‚ÄúEducating Girls is key to tackling global poverty‚Äù ‚Äì a Guardian headline from last week‚Äôs issue. Frankly, yes, educating girls will eventually empower them. It could possibly be the road to a better life, full of their own skills and choices. And it may even change the world. So far, so theory.
There are more than enough campaigns and a lot of media coverage for better girl‚Äôs education. But I haven‚Äôt come across too much publicity for educating the world about girls. Even if we have well-trained young ladies from Alaska to Zanzibar chasing after their dreams, there are still way too many people who will hold them back simply because they are girls. And it‚Äôs not a matter of gender. My own female professor, who had four wonderful female junior scientists employed at her chair, once told me she preferred to work with male colleagues, simply because they were more capable in certain situations. What she probably was thinking was they don‚Äôt get pregnant or have their period or fuss over a heartbreak. This woman held on to the stereotype that she herself had long overcome. And with great skills in her field, if I may say so.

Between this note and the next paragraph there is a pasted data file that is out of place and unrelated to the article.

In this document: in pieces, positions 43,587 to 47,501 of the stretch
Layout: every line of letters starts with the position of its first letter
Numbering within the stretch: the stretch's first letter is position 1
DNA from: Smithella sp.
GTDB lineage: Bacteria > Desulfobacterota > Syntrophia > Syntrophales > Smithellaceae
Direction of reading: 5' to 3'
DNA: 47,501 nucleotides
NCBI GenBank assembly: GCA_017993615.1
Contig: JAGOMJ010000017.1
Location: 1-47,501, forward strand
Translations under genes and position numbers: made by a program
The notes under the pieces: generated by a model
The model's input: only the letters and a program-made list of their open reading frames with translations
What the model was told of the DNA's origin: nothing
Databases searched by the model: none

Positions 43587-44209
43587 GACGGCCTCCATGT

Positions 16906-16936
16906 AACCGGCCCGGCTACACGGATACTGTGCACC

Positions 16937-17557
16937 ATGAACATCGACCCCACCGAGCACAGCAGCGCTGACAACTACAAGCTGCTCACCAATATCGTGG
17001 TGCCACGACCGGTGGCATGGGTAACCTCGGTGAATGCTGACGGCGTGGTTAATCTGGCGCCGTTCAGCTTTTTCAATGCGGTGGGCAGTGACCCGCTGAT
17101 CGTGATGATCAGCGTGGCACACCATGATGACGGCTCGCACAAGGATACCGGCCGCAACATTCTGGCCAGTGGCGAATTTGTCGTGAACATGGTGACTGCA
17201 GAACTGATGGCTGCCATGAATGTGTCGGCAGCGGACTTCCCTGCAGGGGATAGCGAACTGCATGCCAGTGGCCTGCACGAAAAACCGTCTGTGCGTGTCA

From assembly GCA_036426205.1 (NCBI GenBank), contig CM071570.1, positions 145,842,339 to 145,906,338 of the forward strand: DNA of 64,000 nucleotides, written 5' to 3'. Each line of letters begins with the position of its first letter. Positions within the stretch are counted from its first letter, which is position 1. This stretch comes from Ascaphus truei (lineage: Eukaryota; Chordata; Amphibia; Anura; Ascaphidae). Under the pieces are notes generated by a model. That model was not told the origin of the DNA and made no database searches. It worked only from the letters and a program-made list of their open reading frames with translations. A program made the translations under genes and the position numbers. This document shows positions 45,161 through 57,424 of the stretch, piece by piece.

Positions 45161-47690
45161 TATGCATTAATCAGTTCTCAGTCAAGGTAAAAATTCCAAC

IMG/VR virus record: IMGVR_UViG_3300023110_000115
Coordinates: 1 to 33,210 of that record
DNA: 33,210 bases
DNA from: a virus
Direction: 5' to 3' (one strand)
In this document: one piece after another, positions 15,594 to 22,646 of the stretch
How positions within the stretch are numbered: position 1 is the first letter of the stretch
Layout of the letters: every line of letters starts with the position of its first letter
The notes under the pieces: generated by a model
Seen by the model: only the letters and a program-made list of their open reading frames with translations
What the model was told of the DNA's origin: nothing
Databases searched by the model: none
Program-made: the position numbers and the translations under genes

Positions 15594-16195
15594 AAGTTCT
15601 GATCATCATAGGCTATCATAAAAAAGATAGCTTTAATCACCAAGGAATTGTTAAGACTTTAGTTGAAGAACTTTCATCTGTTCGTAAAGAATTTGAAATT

We need the world to know how brilliant, resilient, capable, fierce, unafraid, willing and ready the girls of this world are. Teach the CEOs that we can be mothers and love our work. Show the fathers and brothers that we live up to our dreams. Let the elders know that we have a prominent place in our societies. Tell the doctors that these bodies are our bodies, and we make the choices. Educate the world who we are and what we want. Speak up on any day, in any place. Make every day Girl‚Äôs Day, make it your Girl‚Äôs Day, and that of your sister, cousin, friend. We are legion. And we can achieve what we want, by educating ourselves and those around us.
Girl News International